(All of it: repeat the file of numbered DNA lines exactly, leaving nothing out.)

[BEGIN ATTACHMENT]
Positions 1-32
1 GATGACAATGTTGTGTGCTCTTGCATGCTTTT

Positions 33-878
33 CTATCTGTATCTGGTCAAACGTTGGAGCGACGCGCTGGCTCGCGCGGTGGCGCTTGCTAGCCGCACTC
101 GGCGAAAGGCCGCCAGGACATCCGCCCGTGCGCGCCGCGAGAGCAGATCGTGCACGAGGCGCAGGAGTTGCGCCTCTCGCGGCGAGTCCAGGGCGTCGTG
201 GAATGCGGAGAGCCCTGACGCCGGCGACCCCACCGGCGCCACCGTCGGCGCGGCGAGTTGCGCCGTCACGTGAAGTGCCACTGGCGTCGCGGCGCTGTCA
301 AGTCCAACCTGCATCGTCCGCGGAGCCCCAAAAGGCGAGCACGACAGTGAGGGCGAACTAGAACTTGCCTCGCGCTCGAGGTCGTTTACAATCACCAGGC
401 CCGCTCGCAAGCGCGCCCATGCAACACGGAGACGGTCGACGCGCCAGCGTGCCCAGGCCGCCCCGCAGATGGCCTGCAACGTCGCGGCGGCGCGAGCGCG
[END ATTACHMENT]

Positions 1-32
1 GATGACAATGTTGTGTGCTCTTGCATGCTTTT

Positions 33-878
33 CTATCTGTATCTGGTCAAACGTTGGAGCGACGCGCTGGCTCGCGCGGTGGCGCTTGCTAGCCGCACTC
101 GGCGAAAGGCCGCCAGGACATCCGCCCGTGCGCGCCGCGAGAGCAGATCGTGCACGAGGCGCAGGAGTTGCGCCTCTCGCGGCGAGTCCAGGGCGTCGTG
201 GAATGCGGAGAGCCCTGACGCCGGCGACCCCACCGGCGCCACCGTCGGCGCGGCGAGTTGCGCCGTCACGTGAAGTGCCACTGGCGTCGCGGCGCTGTCA
301 AGTCCAACCTGCATCGTCCGCGGAGCCCCAAAAGGCGAGCACGACAGTGAGGGCGAACTAGAACTTGCCTCGCGCTCGAGGTCGTTTACAATCACCAGGC
401 CCGCTCGCAAGCGCGCCCATGCAACACGGAGACGGTCGACGCGCCAGCGTGCCCAGGCCGCCCCGCAGATGGCCTGCAACGTCGCGGCGGCGCGAGCGCG